Ted Sun

Acting CEO, NetEase.com, China

Ted Sun had a dozen fires to fight when he became acting chief executive of Chinese Internet portal NetEase.com Inc. in September, 2001. The company was wounded by an accounting scandal, a class action lawsuit, and a NASDAQ-ordered suspension of trading in its shares. NASDAQ was threatening to kick it off the exchange, and survival was questionable. "It was really crisis time," recalls Sun, a former Bear, Stearns & Co. investment banker. "There was a management vacuum."

Sun has been in the top job for more than two years now, and has succeeded beyond almost anyone's expectations: NetEase is turning a profit, the lawsuits are settled, and the stock is trading again. Shares have tripled in the past three months, to $31.

That word "acting" is still officially part of Sun's title -- partly, he says, because originally he expected to step down after stabilizing the company and make way for a permanent CEO. But now the board has asked him to stay. For this unassuming 36-year-old, his title doesn't matter much. "It's not an issue for me," explains Sun. "People inside the company and outside the company respect me."

With good reason. The company's rise to the top of the Chinese Internet world is due in large part to Sun. After taking the top job, he quickly brought in new senior management to restore the confidence of investors and customers, who were wary of NetEase after the company in 2001 had to restate earnings following the ouster of top executives. Sun, a no-nonsense Hong Kong native who graduated from the University of Pennsylvania's Wharton School, looked beyond the flashy Net crowd for managers, hiring an accountant from KPMG to be his chief financial officer and a sales expert from News Corp. to be his head of marketing.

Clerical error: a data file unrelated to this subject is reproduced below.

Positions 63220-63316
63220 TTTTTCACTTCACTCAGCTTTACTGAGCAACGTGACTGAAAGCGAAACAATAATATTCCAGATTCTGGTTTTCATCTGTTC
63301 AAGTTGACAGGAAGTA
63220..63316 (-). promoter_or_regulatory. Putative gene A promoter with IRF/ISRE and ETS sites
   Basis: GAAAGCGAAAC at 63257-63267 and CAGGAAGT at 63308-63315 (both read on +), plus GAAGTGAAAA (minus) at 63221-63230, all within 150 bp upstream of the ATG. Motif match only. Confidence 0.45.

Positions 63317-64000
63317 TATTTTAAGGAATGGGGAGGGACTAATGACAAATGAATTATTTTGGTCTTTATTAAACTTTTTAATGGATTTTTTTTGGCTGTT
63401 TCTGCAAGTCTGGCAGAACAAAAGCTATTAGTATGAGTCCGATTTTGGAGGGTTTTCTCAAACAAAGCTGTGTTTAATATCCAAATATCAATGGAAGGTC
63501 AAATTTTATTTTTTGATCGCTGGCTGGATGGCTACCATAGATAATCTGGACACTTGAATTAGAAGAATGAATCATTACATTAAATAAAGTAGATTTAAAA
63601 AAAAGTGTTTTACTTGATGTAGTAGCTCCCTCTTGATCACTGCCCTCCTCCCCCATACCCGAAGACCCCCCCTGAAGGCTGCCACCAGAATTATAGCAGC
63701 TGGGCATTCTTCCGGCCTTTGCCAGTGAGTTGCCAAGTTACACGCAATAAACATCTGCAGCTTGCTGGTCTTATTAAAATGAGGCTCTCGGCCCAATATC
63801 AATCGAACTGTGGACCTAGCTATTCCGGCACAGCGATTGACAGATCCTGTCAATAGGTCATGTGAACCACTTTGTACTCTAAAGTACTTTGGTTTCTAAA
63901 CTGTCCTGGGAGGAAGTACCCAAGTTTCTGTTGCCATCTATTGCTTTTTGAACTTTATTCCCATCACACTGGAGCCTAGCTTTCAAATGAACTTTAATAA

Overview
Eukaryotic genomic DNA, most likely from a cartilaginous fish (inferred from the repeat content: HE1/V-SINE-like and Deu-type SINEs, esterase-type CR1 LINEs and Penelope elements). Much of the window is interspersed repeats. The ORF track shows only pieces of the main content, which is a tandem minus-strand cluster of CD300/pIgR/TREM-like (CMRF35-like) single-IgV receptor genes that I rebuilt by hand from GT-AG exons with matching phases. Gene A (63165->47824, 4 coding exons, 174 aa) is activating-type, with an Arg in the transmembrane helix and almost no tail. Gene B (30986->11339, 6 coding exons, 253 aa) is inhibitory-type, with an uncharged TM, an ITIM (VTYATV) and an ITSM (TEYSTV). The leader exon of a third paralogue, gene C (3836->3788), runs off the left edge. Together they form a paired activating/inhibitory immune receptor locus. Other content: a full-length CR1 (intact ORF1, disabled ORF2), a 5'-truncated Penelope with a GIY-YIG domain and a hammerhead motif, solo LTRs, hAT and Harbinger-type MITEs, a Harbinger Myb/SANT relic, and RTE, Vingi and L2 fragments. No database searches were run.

Sun also focused on NetEase's strength as a home for some of China's most active young Net surfers. He reduced its dangerous reliance on online advertising, and started charging for e-mail, a dating service, and online game services. Long before other Chinese Internet companies, NetEase was a leader in online games. It offers two, one with a South Korean partner and another, based on the famous Chinese novel Journey to the West, on its own. "We see our in-house development capability as our major competitive advantage in the online game market," says Sun. "We can really define the game according to Chinese culture and Chinese market needs."

With so much to do, Sun isn't thinking about that quirk in his title. "The company is not actively seeking a replacement," he says. "And I have no plans to leave." For that, NetEase investors can be grateful.

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